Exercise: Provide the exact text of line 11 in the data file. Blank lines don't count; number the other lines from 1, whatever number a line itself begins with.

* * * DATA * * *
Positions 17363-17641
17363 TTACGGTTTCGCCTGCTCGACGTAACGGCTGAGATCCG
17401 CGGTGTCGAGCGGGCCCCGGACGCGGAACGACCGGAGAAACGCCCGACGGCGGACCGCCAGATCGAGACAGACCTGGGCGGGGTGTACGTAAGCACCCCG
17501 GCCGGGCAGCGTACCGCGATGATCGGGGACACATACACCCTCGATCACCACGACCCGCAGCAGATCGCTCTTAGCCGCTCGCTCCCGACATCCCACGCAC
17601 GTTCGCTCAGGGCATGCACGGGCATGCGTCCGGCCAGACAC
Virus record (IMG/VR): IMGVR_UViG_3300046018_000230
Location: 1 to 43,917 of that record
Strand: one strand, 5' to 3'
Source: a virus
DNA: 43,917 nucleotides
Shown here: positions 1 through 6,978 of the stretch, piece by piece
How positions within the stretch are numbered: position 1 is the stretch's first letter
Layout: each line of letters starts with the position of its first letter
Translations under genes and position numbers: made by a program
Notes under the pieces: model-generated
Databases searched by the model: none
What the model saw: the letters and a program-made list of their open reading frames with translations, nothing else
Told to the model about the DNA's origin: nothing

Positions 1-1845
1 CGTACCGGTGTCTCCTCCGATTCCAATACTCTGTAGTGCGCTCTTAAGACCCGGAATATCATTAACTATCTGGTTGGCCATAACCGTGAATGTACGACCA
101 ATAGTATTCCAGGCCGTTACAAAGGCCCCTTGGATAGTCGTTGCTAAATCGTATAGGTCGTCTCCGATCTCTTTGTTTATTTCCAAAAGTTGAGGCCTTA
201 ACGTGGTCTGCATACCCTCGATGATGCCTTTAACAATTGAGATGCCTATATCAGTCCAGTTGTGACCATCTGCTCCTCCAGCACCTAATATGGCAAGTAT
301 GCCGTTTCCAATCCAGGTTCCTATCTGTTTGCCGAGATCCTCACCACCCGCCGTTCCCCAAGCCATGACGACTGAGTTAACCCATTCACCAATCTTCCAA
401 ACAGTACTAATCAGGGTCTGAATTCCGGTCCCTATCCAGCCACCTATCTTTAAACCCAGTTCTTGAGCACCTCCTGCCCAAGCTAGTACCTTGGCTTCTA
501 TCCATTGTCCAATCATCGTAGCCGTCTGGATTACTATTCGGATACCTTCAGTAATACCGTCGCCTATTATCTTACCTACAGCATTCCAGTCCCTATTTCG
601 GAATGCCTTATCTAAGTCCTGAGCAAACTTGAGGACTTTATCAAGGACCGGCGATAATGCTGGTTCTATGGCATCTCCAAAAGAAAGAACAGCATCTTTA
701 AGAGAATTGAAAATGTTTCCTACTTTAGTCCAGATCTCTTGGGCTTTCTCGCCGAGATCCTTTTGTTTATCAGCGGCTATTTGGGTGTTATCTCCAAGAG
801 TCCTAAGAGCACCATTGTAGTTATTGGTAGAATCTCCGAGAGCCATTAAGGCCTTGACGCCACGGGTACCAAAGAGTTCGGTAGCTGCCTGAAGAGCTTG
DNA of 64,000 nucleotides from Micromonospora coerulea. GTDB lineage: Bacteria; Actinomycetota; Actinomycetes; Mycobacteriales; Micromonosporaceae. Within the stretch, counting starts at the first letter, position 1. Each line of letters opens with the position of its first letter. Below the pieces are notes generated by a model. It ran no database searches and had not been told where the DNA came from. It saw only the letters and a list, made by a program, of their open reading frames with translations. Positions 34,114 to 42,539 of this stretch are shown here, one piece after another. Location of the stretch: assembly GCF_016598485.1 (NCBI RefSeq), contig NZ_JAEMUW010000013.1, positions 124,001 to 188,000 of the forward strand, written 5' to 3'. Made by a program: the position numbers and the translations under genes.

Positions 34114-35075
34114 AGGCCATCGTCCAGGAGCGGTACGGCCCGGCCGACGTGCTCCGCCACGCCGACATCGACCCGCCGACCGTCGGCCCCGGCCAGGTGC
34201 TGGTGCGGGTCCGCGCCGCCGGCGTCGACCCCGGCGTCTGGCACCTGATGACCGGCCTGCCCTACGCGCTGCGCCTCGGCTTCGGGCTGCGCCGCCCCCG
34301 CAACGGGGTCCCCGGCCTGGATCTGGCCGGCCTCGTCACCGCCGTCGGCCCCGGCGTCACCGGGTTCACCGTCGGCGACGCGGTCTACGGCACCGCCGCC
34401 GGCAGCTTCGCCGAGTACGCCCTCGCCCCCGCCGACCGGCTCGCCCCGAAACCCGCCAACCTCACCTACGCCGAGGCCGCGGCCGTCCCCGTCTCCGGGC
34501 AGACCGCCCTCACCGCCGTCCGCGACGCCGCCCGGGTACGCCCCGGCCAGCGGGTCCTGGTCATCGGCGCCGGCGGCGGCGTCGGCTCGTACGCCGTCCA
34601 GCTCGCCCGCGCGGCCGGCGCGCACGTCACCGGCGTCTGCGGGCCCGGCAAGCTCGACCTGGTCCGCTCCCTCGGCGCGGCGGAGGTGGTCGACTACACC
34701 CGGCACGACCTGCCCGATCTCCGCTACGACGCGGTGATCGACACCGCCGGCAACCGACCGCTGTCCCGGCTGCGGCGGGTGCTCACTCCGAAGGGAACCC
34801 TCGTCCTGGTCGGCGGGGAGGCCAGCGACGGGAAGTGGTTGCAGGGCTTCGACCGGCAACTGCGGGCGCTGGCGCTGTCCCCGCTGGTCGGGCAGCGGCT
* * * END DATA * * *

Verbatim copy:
Shown here: positions 1 through 6,978 of the stretch, piece by piece